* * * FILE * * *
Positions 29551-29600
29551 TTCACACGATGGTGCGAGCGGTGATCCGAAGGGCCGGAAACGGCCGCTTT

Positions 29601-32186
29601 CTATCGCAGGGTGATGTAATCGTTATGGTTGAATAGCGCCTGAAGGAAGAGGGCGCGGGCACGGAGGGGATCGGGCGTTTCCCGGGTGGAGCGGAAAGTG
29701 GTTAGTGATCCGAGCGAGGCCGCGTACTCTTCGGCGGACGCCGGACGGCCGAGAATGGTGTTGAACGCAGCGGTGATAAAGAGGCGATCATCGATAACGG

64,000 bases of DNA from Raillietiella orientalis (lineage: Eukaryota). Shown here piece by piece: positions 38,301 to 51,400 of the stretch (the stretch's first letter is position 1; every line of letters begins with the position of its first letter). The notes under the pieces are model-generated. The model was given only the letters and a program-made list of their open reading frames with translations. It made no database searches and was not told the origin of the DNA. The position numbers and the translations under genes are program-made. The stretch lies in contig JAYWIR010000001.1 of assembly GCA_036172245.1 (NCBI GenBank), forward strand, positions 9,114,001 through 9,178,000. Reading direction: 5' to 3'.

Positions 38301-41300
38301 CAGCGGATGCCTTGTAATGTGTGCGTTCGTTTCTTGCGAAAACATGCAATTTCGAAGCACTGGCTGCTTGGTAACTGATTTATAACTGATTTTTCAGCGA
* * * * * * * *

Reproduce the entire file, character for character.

Positions 29551-29600
29551 TTCACACGATGGTGCGAGCGGTGATCCGAAGGGCCGGAAACGGCCGCTTT

Positions 29601-32186
29601 CTATCGCAGGGTGATGTAATCGTTATGGTTGAATAGCGCCTGAAGGAAGAGGGCGCGGGCACGGAGGGGATCGGGCGTTTCCCGGGTGGAGCGGAAAGTG
29701 GTTAGTGATCCGAGCGAGGCCGCGTACTCTTCGGCGGACGCCGGACGGCCGAGAATGGTGTTGAACGCAGCGGTGATAAAGAGGCGATCATCGATAACGG

64,000 bases of DNA from Raillietiella orientalis (lineage: Eukaryota). Shown here piece by piece: positions 38,301 to 51,400 of the stretch (the stretch's first letter is position 1; every line of letters begins with the position of its first letter). The notes under the pieces are model-generated. The model was given only the letters and a program-made list of their open reading frames with translations. It made no database searches and was not told the origin of the DNA. The position numbers and the translations under genes are program-made. The stretch lies in contig JAYWIR010000001.1 of assembly GCA_036172245.1 (NCBI GenBank), forward strand, positions 9,114,001 through 9,178,000. Reading direction: 5' to 3'.

Positions 38301-41300
38301 CAGCGGATGCCTTGTAATGTGTGCGTTCGTTTCTTGCGAAAACATGCAATTTCGAAGCACTGGCTGCTTGGTAACTGATTTATAACTGATTTTTCAGCGA